In her 1968 essay “On Keeping a Notebook,” Joan Didion wrote that we are “well-advised to keep on nodding terms with the people we used to be, whether we find them attractive company or not.” It’s a sentiment Lindsey Jordan, a.k.a. Snail Mail, embraces wholeheartedly.
“I feel pretty at peace with having a record of my former self be public,” Jordan says. “I think no matter how embarrassing your past self is and your writing is, that—for me, at least—is always gonna be a part of me and I like to acknowledge it.”
For Jordan, this “record” would be the songs she wrote at fifteen that lend themselves to 2016’s Habit, her breakthrough EP. Written and recorded in her childhood home in the suburbs of Baltimore, its songs—introspective, sonic documentations of that overwhelming period of change when you sit on the cusp of adulthood—reminded audiences of the infinite, complex emotions adolescent kids experience. Coupled with her prodigious guitar talent and deadpan delivery, Habit unexpectedly made Jordan an indie darling who often evoked critical comparisons to her hero Liz Phair.
With the release of her first full-length, Lush, Jordan takes her music a step forward. In the two years since Habit, she’s come out as gay, graduated high school, and signed to Matador Records. Lush reflects both the realizations and the confusions that come with growing up, deftly straddling the line between youthful vulnerability and adult self-assuredness.
If her emotional candor makes her appear far older than she is (before interviews, she sends a list of frequently asked questions to avoid, like the tired “What’s it like being a woman in a band?”), as soon as she speaks, Jordan reminds you that she’s just nineteen years old. Excitement courses through her rapid, breathless, “like”-peppered sentences. She’s still figuring this all out, a little overwhelmed at the attention she’s received so quickly. If Lush is any indication, though, she’s heading in the right direction. Jordan spoke with us about artistic growth, vulnerability, and both the difficulty and importance of keeping in touch with the person she used to be.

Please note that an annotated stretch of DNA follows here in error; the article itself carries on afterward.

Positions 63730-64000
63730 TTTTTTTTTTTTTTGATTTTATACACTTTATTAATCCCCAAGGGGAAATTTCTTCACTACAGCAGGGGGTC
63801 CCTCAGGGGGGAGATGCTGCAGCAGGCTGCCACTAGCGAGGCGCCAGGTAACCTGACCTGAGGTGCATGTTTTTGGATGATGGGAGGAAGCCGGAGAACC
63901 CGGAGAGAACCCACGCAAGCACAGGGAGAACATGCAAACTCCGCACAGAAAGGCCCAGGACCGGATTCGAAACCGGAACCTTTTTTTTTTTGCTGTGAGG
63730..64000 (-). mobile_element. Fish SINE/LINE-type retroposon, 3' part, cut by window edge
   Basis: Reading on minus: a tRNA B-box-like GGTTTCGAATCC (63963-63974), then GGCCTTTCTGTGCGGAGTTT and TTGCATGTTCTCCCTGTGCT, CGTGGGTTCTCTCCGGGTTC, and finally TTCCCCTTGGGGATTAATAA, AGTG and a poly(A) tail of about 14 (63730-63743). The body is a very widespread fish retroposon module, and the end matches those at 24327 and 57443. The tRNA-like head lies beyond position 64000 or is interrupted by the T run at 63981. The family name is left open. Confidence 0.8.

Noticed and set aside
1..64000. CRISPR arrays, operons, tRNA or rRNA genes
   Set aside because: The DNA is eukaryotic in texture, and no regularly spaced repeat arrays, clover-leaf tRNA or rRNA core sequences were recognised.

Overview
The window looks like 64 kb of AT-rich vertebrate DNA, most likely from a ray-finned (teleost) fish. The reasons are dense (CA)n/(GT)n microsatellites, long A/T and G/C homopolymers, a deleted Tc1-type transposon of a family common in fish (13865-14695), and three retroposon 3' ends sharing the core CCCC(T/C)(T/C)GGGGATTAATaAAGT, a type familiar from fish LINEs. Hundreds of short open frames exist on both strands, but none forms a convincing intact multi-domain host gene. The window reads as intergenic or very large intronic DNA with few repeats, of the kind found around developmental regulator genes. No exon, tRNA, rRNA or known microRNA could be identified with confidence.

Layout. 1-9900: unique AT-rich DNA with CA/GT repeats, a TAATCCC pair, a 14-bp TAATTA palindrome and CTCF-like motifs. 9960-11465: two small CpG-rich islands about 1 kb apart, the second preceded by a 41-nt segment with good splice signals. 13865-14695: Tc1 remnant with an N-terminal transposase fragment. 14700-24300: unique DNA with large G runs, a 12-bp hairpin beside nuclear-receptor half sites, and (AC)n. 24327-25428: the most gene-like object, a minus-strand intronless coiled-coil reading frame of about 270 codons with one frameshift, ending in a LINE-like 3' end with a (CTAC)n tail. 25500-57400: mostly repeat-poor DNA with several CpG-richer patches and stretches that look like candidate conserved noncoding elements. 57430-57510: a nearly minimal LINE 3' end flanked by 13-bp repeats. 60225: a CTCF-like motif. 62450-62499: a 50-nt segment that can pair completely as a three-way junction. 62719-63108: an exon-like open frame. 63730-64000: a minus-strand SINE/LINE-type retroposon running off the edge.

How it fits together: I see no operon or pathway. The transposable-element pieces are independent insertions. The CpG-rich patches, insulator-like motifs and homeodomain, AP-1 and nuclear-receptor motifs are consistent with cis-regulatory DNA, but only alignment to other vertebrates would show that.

You’ve talked a bit about delving into sequencing on Lush, which is a detail that’s kind of been lost to our generation since we listen to so much music digitally. Was that a conscious choice from the beginning—to make this a product that you have to listen to from start to finish?
Yeah, totally. It’s interesting, because writing these songs and making lyrical choices and making arrangements, I was never trying to insert any overarching themes. I did think a lot about making it kind of circular, at the very least, musically. When I wrote Habit, all the songs were sort of thrown together because I had been writing forever and they were just in my songwriting bank. The studio experience was really a humble one, because it was just a basement. I’m kind of a control freak and a detail freak and Habit didn’t really fulfill that for me. I like to think that Lush is very beginning-to-end cohesive and there’s a real sense of closure when you’re done with it.
You started out studying classical guitar—how did you get into rock? What pulled you toward that?
“I like to think that Lush is very beginning-to-end cohesive and there’s a real sense of closure when you’re done with it.”
I started taking lessons as soon as I got a guitar, which was a couple years under the age limit, I think, at the Guitar Center. My guitar teacher was really intense and awesome. Looking back, I’m so thankful that he was like, “You gotta learn how to read notes and know what’s what,” but then he was like, “OK, on the side, we can throw in some music that you like.”
I still love learning to play other people’s records. I love building my technique and being alone in my room and learning how to play other people’s guitar solos. I like to think that I’m still really working toward being a better guitar player all the time and not just becoming complacent with what I have.
What’s your favorite album to play?